Welcome to this week’s Round-Up! Women at university are pushing back against a culture that tolerates sexual violence and fails to hold perpetrators to account. Women students are widely subjected to sexual assault, harassment, and abuse, as documented by AWAVA member organisation the National University of Students Women’s Department in their recent Talk About It report. Movements against this violence are growing, with a new national prevalence survey launched this week by the Human Rights Commission and Universities Australia, and an open letter from the current University of Sydney Women’s Officer and 12 her predecessors over the past decade accusing the university administration of deliberately stalling action on sexual assault. A special session at Prevalent & Preventable (19-22 September, Adelaide) will address this topic, with speakers including Kate Jenkins (Sex Discrimination Commissioner), Heidi La Paglia (NUS Women’s Officer) and Catriona Jackson (Universities Australia). Visit our conference website to check out the full program and register!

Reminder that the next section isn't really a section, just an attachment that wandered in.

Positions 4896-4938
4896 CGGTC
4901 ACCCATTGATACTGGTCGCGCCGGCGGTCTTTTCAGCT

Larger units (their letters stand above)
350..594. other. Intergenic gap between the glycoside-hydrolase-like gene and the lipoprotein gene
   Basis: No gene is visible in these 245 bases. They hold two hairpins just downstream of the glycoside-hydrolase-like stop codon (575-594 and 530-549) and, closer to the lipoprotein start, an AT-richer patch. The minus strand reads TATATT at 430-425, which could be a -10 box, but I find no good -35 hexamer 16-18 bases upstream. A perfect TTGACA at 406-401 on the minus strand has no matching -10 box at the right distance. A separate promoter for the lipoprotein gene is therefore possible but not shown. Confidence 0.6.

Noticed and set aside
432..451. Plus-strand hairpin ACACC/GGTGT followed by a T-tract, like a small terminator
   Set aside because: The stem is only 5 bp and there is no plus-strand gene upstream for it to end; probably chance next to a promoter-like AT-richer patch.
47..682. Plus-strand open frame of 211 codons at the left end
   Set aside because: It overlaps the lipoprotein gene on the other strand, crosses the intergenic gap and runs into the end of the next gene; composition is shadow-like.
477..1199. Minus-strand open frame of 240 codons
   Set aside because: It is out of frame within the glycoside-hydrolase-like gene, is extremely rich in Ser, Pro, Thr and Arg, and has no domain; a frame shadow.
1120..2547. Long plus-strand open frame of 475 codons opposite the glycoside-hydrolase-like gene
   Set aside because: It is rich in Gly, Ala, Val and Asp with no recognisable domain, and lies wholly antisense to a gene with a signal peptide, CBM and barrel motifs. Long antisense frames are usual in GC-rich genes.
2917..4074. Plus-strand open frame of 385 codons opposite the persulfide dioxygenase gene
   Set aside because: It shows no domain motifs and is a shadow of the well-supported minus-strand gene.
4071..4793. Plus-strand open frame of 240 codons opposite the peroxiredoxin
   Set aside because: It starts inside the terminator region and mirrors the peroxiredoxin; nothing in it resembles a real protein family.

Around the Country
In Melbourne, child sexual assault survivor advocates have condemned a judge’s comments expressing sympathy towards a man convicted of having sex with a 14-year-old girl. The judge said that the offender, a former Children’s Court guard, was “not made of steel”, while the girl had appeared “worldly”.
Former sex discrimination commissioner Elizabeth Broderick has carried out a six-month study on diversity and inclusion within the AFP, finding that sexual harassment within the AFP workplace is almost twice the national average. For the copy of the report click here.
Our Watch CEO Mary Barry has written about the schools online pornography case, arguing parents need to understand that abusive behaviour by boys is not inevitable and that telling girls to be more careful is not the answer.
Around the World
In Pakistan, a not-for-profit organisation, Blue Veins, in collaboration with the District Bar Association, Aurat Foundation and USAID, has conducted training to educate lawyers about gender concepts and pro-women legislation. The training was conducted to encourage Pakistani lawyers’ active participation in law making under the international treaties and conventions ratified by Pakistan.
In Bangladesh, a pilot project in partnership with UNDP Bangladesh and Korea’s Development Agency (KOICA), has found that despite the high rate of gender based violence in the country only four per cent of victims and survivors sought support from police or agencies.
In India, Bhubaneswar intellectuals, policymakers, diplomats, academics and other professionals have gathered together for a day-long workshop on ending violence against women, following the rape of Nirbhaya in 2012.